‘The Office’ Goes to ‘The Farm': Could a Schrute Spin-Off Have Worked?

Rainn Wilson in 'The Office' Spin-off Pilot that never was, 'The Farm'

Life after The Office: for some people, the thought illicits sadness and terror: how can one let go of the kooky antics of Jim, Pam, Dwight, and the rest of the Dunder Mifflin Paper Company crew now that the series’ finale is mere weeks away? For one of Scranton’s finest, Dwight Schrute (aka Rainn Wilson), there was hope for a future in a spin-off series dubbed The Farm: a look at life through the truly bizarre eyes of clan Schrute. Unfortunately for our kooky beet farmers-to-be, NBC put the kibosh on the spin-off months ago, but still managed to fold much of the already-shot pilot into an episode of The Office. So what’s the verdict? Well, let’s just say, it’s no wonder they put The Farm show out to pasture.

RELATED: ‘The Office’ Spin-Off ‘The Farm’ is No More

The whole thing felt like a weird take on country-living that at times felt more belittling than anything else. The show focused primarily on ne’er-do-well brother Jeb is a marijuana farmer in California (thanks to what we can only imagine would’ve been a bunch of ~wacky and zany~ misunderstandings), Dwight himself, and his sister Fannie, a single mother living in the “big city” (Boston). There were crow beaks thrown and smashed (a sign of desired courtship), a clueless urbanite little boy desperate for a father figure, a whole bunch of cousins, angry chickens, a goat mistaken for a cow, and a dead person getting a 21 gun salute…to the chest. 

You see, Dwight’s beloved Aunt Shirley has died, and a funeral took place on the farm to plant and/or bury said lady into the ground (where she will not grow because the soil is terrible). Only problem is? What to do with the farm, of course! In Shirley’s video will, she explained it plainly: whoever moves home to the farm and takes care of it gets to keep it. The perfect set-up for Dwight’s departure from The Office, no doubt. A cavalcade of kooks, plucked out of their element, forced to work together? Sounds like the perfect set-up for a series. Only, the jokes were stale — perhaps afraid of being too offensive to country folk, but still wanting to play in that Schrute-y weirdness Office fans have come to know so intimately. The most successful bit of this came in the shooting of already-dead Shirley to ensure she was “completely dead” (apparently a series of locals were accidentally buried alive, surprising grave robbers and the — I guess? — deep sleepers alike). But even that one amusing bit couldn’t save the rest.

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Even during some of the worst episodes of The Office, a chuckle or two has often been elicited, but throughout the duration of The Farm, I was just waiting for the episode to end. Not all Office spin-offs can blossom into Parks & Recreation (heck, P&R didn’t become great until the middle of season two. And yes, the show did start off as a spin-off of The Office, even if it didn’t end up that way), but the forced nature of it all was painfully obvious. It’s as if NBC was hoping to cash in on nostalgia for a show that hasn’t even left yet. Dwight’s opinion on the matter felt like a commentary direct from the execs themselves: “nostalgia is one of the great human weaknesses,” something worth exploiting for personal gain (in his case, getting the family to agree to stay on the farm and take care of it together). And perhaps its that very nostalgia for the good ole days that NBC hoped would carry the show forward — a comical thought given The Office isn’t even six feet under yet. Perhaps the biggest issue is this: the Dwight character worked because his weirdness was balanced out by Jim’s straight man. On a farm left to thrive in his own curio, well, that’s just too much Schrute.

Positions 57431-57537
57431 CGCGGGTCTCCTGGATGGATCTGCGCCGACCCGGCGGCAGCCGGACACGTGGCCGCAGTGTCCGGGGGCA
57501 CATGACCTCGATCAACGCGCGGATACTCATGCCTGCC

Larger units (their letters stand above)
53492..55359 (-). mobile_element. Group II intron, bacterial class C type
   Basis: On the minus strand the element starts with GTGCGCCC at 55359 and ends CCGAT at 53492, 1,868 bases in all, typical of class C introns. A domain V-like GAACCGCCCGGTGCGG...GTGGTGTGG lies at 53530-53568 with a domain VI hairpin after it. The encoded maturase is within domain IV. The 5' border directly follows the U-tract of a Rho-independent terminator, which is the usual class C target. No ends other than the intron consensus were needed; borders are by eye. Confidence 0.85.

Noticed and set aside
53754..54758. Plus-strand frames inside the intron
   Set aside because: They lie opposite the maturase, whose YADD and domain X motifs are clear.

What did you think of The Farm? Sound off in the comments!

Follow Alicia on Twitter @alicialutes

[Photo Credit:Tyler Golden/NBC]


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Staff Writer Alicia Lutes is a corgi enthusiast from Connecticut living in Los Angeles. She loves Tina Fey, television, ugly things and really money cheese plates. Growing up, her grandfather frequently said, "you’re so god-damned good with words! You should do something with words with your life!" so she made it her quest to plaster her wordy witticisms across the Internet. She looks forward to retiring at the age of 80 and opening a fromagerie with a small army of wrinkly-faced and stumpy-legged dogs.

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